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Monday, January 14, 2008


I want you to read the next line quickly, without pausing to reflect upon the evil that would drive a person to perform such an act of depravity. Last week a man threw his four young children from a bridge and I am tired of being held hostage by this sort of nonsense. It seems now would be a good time to promote beauty over filth, creation over destruction, sacrifice in lieu of greed; it seems today could use some lace around its edges.

My two-year-old daughter, Mary, just this past Saturday, broke a seventeen-day streak of wearing the same velvety semi-formal Christmas dress - to the library, the store, Church, and to nowhere in particular. At first it annoyed me what with all the new lovely outfits she's received as gifts and adorable hand-me-down sweaters, jeans, jumpers still stuffed in her drawer untouched and unloved by their current fickle owner. But after a week or so, once it sank in that this phase was not about stubbornness but rather honest to goodness appreciation for a piece of attire that made her feel like a princess, I began to admire her dedication. Mary, as of yet, has no concept of societal norms, her motivations stem only from an unpretentious confidence too rooted in unconditional love to be wilted by the opinions of others.

I enjoy stringing words together, words I like the sound of, words I play like an instrument, wield like a brush to compose a story, paint a picture, clear my head. There are plenty of things I could be doing, should be doing like sleeping, straightening-up, worrying about all the cruel ways this world could hurt me, but then my days would be smashed on top of one another by monotony. There is bravery in rising above, there is hope in the resurrection of unwarranted kindness and in art for its own “unnecessary” sake.

Because when Beth, my dear friend, invites me for lunch and her table is set with coordinating linens and tastefully etched goblets, I feel blessed and invigorated by her hospitality. When my sister-in-law, Paige, goes out of her way to participate in lives other than her own, I feel inspired to get out of myself and make connections. When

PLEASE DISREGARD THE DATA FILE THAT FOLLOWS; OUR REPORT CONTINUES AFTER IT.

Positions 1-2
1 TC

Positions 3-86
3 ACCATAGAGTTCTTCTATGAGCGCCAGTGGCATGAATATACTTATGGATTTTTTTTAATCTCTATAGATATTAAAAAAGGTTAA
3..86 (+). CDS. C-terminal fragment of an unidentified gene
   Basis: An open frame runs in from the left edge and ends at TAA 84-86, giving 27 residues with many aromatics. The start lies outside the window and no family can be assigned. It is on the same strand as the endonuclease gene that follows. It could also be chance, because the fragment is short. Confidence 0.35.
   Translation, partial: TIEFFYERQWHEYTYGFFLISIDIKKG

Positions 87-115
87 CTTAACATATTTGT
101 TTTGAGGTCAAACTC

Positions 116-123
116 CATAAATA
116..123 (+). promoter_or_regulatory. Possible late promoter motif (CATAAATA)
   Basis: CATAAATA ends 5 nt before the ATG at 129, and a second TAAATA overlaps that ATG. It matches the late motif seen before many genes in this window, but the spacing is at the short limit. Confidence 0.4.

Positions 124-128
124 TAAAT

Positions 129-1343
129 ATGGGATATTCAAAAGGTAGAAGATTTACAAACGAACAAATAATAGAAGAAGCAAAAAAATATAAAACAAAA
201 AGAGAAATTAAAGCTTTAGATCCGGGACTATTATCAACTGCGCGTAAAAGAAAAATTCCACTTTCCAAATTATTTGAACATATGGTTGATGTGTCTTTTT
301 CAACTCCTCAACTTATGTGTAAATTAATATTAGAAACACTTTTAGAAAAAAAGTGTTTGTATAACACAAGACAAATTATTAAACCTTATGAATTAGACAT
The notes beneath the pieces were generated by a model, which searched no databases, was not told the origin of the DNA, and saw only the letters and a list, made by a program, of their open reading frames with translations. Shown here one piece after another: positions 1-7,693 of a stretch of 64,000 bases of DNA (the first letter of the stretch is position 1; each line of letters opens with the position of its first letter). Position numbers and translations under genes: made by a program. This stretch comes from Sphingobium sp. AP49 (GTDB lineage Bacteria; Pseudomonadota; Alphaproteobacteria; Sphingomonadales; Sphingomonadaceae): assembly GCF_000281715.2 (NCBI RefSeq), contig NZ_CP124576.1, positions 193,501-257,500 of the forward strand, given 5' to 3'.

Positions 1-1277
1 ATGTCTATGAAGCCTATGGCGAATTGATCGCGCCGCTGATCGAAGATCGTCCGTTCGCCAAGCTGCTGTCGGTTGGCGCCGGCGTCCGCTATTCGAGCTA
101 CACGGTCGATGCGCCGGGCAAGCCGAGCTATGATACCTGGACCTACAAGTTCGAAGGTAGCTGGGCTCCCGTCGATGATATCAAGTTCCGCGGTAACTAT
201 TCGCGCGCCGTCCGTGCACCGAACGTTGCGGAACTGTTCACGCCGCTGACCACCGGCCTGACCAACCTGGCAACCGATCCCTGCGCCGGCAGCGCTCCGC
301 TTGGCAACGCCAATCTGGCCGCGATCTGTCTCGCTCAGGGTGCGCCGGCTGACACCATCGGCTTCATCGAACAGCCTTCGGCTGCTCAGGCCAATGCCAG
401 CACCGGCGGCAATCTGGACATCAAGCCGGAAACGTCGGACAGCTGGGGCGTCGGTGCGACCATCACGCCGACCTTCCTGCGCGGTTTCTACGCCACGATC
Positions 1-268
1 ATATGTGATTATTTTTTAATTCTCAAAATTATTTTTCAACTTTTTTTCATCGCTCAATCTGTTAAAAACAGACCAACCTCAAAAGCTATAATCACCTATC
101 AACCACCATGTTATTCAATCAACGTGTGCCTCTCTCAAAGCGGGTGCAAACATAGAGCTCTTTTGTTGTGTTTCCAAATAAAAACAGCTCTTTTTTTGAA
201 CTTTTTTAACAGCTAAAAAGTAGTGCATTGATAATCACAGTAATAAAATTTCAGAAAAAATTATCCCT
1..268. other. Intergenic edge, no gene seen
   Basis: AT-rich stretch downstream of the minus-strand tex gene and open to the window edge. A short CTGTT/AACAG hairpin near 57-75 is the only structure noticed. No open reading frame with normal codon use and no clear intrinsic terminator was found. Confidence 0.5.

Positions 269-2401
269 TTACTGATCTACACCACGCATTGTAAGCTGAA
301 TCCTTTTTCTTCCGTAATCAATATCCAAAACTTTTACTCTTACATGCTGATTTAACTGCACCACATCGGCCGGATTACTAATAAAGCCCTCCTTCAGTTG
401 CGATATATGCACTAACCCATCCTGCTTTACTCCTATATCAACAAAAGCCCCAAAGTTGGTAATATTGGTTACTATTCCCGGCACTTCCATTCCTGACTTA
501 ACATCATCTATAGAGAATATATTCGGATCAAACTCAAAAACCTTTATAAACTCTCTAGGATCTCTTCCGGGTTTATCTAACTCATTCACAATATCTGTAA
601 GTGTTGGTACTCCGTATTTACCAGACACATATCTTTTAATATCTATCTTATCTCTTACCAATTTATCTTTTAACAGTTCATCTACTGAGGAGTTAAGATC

Julia takes photographs, when my cousin (in-law) Erik lives modestly off of his highly melodic and emotionally perceptive music, when Mary’s godmother takes the time to design a lovely watercolor of their cabin in the woods, I remember to believe in the Good, that life is holy, and that faith cannot be measured, calculated, or mass produced with all the repetitiveness and unoriginality of an assembly line. There are countless ways to defy malevolence, to offer our talents, our unique drives and passions back to God.

I am most courageous when actively combating hell with expectations of Heaven, when I get off my lazy, stupefied, media junkie haunches and deposit a little luminosity where there wasn’t any. Drive past my priest’s house in the springtime and I guarantee you’ll be taken aback by the glory of his garden – wild, explosive, and vibrant with every color imaginable. I defy you to listen to St. Elizabeth’s choir belt out “Blessed be the Name of the Lord” at the end of Liturgy without smiling. Turn off the television and pick up a book, call a friend, write a letter. Delight in and encourage wholeheartedly your child’s imagination. Let the compliments flow generously while all judgments dry up from lack of use. Bring forth something noble from out of nothing and be satisfied!